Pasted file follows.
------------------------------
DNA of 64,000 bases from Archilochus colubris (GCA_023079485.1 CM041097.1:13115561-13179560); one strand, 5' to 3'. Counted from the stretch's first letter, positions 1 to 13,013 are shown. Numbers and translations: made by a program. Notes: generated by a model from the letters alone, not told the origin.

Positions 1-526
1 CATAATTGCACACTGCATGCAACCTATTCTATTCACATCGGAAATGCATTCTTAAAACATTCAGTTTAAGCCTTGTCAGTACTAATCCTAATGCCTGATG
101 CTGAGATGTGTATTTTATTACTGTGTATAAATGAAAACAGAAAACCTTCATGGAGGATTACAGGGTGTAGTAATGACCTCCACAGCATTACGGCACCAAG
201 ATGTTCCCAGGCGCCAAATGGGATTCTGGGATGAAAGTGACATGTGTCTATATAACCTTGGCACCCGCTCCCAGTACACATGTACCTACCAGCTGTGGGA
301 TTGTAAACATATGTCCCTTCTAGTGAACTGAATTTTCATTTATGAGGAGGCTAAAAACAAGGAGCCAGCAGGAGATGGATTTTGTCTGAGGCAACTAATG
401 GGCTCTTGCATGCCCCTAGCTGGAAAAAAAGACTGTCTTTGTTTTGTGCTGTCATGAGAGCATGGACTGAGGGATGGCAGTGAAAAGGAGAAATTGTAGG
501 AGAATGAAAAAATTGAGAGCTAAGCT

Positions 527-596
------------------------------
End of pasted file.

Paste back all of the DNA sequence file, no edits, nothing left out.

DNA of 64,000 bases from Archilochus colubris (GCA_023079485.1 CM041097.1:13115561-13179560); one strand, 5' to 3'. Counted from the stretch's first letter, positions 1 to 13,013 are shown. Numbers and translations: made by a program. Notes: generated by a model from the letters alone, not told the origin.

Positions 1-526
1 CATAATTGCACACTGCATGCAACCTATTCTATTCACATCGGAAATGCATTCTTAAAACATTCAGTTTAAGCCTTGTCAGTACTAATCCTAATGCCTGATG
101 CTGAGATGTGTATTTTATTACTGTGTATAAATGAAAACAGAAAACCTTCATGGAGGATTACAGGGTGTAGTAATGACCTCCACAGCATTACGGCACCAAG
201 ATGTTCCCAGGCGCCAAATGGGATTCTGGGATGAAAGTGACATGTGTCTATATAACCTTGGCACCCGCTCCCAGTACACATGTACCTACCAGCTGTGGGA
301 TTGTAAACATATGTCCCTTCTAGTGAACTGAATTTTCATTTATGAGGAGGCTAAAAACAAGGAGCCAGCAGGAGATGGATTTTGTCTGAGGCAACTAATG
401 GGCTCTTGCATGCCCCTAGCTGGAAAAAAAGACTGTCTTTGTTTTGTGCTGTCATGAGAGCATGGACTGAGGGATGGCAGTGAAAAGGAGAAATTGTAGG
501 AGAATGAAAAAATTGAGAGCTAAGCT

Positions 527-596